-Top News UK News

Sunak refuses to rule out July election  

Prime minister says he is not distracted by poor personal ratings as rebel MPs are said to be plotting to oust him after local elections…reports Asian Lite News

Rishi Sunak has refused to quash speculation of a July general election as he insisted he was not “distracted” by his personal ratings lingering at record lows. The prime minister said he would not “say anything more than I’ve already said” and that his “working assumption” was there would be an election in the second half of the year.

Senior Conservatives said they believed Downing Street was intentionally allowing rumours of a summer election to spread as a means of instilling discipline among unruly MPs.

The defection of the former Conservative health minister Dr Dan Poulter to Labour could further push rebellious Tories to plot against Sunak.

An Ipsos poll on Thursday showed Sunak’s personal satisfaction rating had fallen to -59, matching a record low for a prime minister that was set by John Major in 1994. Only 16% of people said they were satisfied with Sunak’s performance, while 75% said they were dissatisfied.

Despite a number of Tory rebels plotting to oust Sunak after the local elections, the poll found it was not clear whether a new Tory leader would improve the party’s prospects in a contest with Keir Starmer.

Even Penny Mordaunt trailed behind Starmer on personal ratings by 17 points. The Labour leader’s own ratings have fallen from 29% to 25% since February.

The slump in support for the Tories lingers over No 10 as analysts believe the party will lose as many as half of its councillors in the local elections. Sunak told Sunday Morning with Trevor Phillips on Sky that “local elections are always difficult for incumbent parties”. But a defeat for the high-profile West Midlands mayor Andy Street and Tees Valley mayor Ben Houchen this week could lead to Sunak facing a confidence vote.

Asked before Poulter’s defection whether the second half of the year for an election includes July, Sunak said: “I’m not going to say anything more than I’ve already said, I’ve been very clear about that.”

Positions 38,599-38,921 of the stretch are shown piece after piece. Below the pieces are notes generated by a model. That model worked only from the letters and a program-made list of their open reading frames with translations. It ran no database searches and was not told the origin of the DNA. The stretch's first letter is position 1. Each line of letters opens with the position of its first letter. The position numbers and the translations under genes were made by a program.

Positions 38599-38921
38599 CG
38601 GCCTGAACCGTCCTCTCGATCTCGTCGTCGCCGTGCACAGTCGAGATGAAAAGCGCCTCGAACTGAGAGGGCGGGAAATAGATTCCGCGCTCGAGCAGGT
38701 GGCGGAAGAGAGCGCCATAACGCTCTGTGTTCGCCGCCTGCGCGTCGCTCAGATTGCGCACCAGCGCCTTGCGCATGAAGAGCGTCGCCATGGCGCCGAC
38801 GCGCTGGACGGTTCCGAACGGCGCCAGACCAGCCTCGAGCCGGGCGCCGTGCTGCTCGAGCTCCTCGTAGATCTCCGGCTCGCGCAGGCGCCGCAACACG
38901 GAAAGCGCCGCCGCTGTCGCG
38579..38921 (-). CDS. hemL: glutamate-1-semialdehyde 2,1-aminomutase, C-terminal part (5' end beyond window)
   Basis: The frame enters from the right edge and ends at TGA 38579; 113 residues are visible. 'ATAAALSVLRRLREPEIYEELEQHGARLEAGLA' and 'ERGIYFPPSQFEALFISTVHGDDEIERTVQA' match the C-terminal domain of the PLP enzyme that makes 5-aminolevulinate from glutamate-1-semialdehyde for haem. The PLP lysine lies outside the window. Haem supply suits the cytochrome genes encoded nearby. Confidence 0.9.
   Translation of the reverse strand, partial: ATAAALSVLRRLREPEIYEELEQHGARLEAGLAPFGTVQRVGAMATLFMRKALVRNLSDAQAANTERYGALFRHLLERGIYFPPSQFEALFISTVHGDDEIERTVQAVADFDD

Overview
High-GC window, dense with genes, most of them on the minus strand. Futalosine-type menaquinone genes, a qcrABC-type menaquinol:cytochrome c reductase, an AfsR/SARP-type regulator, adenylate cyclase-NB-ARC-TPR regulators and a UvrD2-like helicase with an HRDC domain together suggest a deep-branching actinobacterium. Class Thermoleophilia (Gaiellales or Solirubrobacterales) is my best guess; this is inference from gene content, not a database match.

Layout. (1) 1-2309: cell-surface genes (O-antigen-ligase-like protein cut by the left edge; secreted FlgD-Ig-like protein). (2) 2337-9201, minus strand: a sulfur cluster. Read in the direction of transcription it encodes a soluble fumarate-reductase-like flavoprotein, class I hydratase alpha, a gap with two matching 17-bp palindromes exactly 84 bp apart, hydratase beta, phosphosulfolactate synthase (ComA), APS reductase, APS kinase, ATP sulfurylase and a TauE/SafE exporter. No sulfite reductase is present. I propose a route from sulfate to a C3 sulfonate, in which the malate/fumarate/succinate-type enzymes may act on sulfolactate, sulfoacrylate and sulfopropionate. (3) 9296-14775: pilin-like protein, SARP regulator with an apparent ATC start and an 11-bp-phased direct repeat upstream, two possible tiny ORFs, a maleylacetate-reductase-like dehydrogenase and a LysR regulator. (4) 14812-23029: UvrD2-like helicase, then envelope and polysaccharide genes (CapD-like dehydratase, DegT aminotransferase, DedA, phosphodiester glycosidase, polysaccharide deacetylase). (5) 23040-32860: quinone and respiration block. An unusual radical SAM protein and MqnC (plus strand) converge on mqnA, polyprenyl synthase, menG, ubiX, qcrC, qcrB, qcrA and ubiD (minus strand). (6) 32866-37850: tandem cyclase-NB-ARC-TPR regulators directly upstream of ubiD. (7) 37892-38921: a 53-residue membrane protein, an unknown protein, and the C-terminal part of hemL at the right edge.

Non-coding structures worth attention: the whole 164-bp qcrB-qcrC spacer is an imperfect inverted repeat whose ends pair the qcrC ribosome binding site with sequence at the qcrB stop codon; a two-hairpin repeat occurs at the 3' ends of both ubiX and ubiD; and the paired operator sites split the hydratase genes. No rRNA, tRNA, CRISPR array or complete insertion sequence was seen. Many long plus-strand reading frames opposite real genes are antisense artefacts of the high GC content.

Pressed repeatedly whether he was ruling out July, he responded: “I’m not going to do that. You’re going to try and draw whatever conclusion you want from what I say. I’m going to always try and say the same thing. You should just listen to what I said, same thing I’ve said all year.”

The prime minister appeared to hint that he would wait for the country’s economic conditions to improve before calling the election, adding: “I’m determined to make sure that people feel when the election comes that the future is better, that we have turned the corner.”

Downing Street was forced to brush off rumours swirling in Westminster on Friday that Sunak would call a general election on Monday. The latest possible date he could hold the election is 28 January 2025.

The prime minister had sought to boost his premiership last week with a pledge to increase UK defence spending to 2.5% of national income by 2030 and the passing of his flagship Rwanda bill.

Labour has been talking up the prospect of an early summer election, claiming it is an option so the prime minister can avoid having to justify his Rwanda deportation “gimmick”.

Local elections take place across the country on May 2, and if the Conservatives were to suffer a disastrous set of results, Sunak could be forced into an earlier general election.

He could be faced with a leadership challenge, or be persuaded that a polling day sooner rather than later could be better than struggling on with a divided Tory party.

But many Westminster analysts see October or November as the most likely period for an election, with the latest possible date on which it could take place being Jan 28 next year.

Meanwhile, Chris Philp, the policing minister, told the BBC’s Laura Kuenssberg on Sunday that an election is “most likely in the autumn”.

Sunak refused to be drawn on whether he would have any regrets if he loses the next general election. “You’re again focused on all this personality stuff. I’m focused on delivering for the country,” he said.

“What I’m doing is getting up every single day and working my hardest to deliver for people on the things that matter to them and matter to me.”

Outlining his recent commitments to overhauling the welfare system, cutting taxes and increasing defence spending, as well as finally getting his Rwanda bill through parliament in an effort to tackle small boat crossings, Sunak said: “That is the substance of what this government is about and what it’s going to do in the future. And when the election comes, there’ll be a clear choice, because the Labour Party has tried to frustrate our Rwanda bill, because they don’t believe in stopping the boats, their economic plan will put people’s taxes up. They haven’t said that they will invest more in our defence and they certainly don’t agree with reforming our welfare system to support people into work.”

ALSO READ-PM Sunak Keeps Door Open for July Election

Leave a Reply

Your email address will not be published. Required fields are marked *